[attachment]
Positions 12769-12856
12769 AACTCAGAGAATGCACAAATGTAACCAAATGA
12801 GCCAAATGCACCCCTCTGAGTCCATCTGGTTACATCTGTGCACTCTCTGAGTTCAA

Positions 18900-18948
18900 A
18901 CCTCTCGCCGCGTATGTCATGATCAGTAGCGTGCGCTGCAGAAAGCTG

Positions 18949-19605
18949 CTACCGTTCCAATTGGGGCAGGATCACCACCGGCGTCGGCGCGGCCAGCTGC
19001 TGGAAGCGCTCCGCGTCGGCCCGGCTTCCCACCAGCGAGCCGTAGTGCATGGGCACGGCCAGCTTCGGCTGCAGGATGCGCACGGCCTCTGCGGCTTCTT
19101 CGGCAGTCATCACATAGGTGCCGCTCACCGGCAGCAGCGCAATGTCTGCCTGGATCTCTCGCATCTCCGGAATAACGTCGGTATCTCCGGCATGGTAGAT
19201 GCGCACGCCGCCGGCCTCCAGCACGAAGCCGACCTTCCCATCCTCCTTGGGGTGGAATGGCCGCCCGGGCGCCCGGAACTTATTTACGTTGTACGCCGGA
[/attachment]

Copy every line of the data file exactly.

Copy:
Positions 12769-12856
12769 AACTCAGAGAATGCACAAATGTAACCAAATGA
12801 GCCAAATGCACCCCTCTGAGTCCATCTGGTTACATCTGTGCACTCTCTGAGTTCAA

Positions 18900-18948
18900 A
18901 CCTCTCGCCGCGTATGTCATGATCAGTAGCGTGCGCTGCAGAAAGCTG

Positions 18949-19605
18949 CTACCGTTCCAATTGGGGCAGGATCACCACCGGCGTCGGCGCGGCCAGCTGC
19001 TGGAAGCGCTCCGCGTCGGCCCGGCTTCCCACCAGCGAGCCGTAGTGCATGGGCACGGCCAGCTTCGGCTGCAGGATGCGCACGGCCTCTGCGGCTTCTT
19101 CGGCAGTCATCACATAGGTGCCGCTCACCGGCAGCAGCGCAATGTCTGCCTGGATCTCTCGCATCTCCGGAATAACGTCGGTATCTCCGGCATGGTAGAT
19201 GCGCACGCCGCCGGCCTCCAGCACGAAGCCGACCTTCCCATCCTCCTTGGGGTGGAATGGCCGCCCGGGCGCCCGGAACTTATTTACGTTGTACGCCGGA